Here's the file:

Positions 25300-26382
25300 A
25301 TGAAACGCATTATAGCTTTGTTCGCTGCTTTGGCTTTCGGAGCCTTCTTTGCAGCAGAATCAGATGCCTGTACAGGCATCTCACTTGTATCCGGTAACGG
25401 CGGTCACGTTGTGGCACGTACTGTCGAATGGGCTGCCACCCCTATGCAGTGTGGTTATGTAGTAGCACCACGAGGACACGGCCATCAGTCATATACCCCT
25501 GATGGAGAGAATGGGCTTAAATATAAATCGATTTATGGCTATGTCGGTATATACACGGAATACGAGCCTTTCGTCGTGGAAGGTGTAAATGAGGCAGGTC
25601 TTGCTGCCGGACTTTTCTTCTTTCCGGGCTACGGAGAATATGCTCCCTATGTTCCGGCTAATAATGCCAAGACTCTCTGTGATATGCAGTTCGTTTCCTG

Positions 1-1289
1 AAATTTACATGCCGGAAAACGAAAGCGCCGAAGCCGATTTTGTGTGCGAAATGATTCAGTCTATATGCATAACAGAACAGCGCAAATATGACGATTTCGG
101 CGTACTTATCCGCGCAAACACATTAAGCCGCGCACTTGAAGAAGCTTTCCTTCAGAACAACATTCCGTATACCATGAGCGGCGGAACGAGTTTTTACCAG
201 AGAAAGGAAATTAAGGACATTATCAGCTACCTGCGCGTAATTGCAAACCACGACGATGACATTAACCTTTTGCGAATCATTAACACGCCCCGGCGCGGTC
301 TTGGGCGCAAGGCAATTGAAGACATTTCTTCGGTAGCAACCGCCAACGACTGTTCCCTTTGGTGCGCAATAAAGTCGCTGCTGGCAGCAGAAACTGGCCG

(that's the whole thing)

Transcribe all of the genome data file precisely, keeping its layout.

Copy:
Positions 25300-26382
25300 A
25301 TGAAACGCATTATAGCTTTGTTCGCTGCTTTGGCTTTCGGAGCCTTCTTTGCAGCAGAATCAGATGCCTGTACAGGCATCTCACTTGTATCCGGTAACGG
25401 CGGTCACGTTGTGGCACGTACTGTCGAATGGGCTGCCACCCCTATGCAGTGTGGTTATGTAGTAGCACCACGAGGACACGGCCATCAGTCATATACCCCT
25501 GATGGAGAGAATGGGCTTAAATATAAATCGATTTATGGCTATGTCGGTATATACACGGAATACGAGCCTTTCGTCGTGGAAGGTGTAAATGAGGCAGGTC
25601 TTGCTGCCGGACTTTTCTTCTTTCCGGGCTACGGAGAATATGCTCCCTATGTTCCGGCTAATAATGCCAAGACTCTCTGTGATATGCAGTTCGTTTCCTG

Positions 1-1289
1 AAATTTACATGCCGGAAAACGAAAGCGCCGAAGCCGATTTTGTGTGCGAAATGATTCAGTCTATATGCATAACAGAACAGCGCAAATATGACGATTTCGG
101 CGTACTTATCCGCGCAAACACATTAAGCCGCGCACTTGAAGAAGCTTTCCTTCAGAACAACATTCCGTATACCATGAGCGGCGGAACGAGTTTTTACCAG
201 AGAAAGGAAATTAAGGACATTATCAGCTACCTGCGCGTAATTGCAAACCACGACGATGACATTAACCTTTTGCGAATCATTAACACGCCCCGGCGCGGTC
301 TTGGGCGCAAGGCAATTGAAGACATTTCTTCGGTAGCAACCGCCAACGACTGTTCCCTTTGGTGCGCAATAAAGTCGCTGCTGGCAGCAGAAACTGGCCG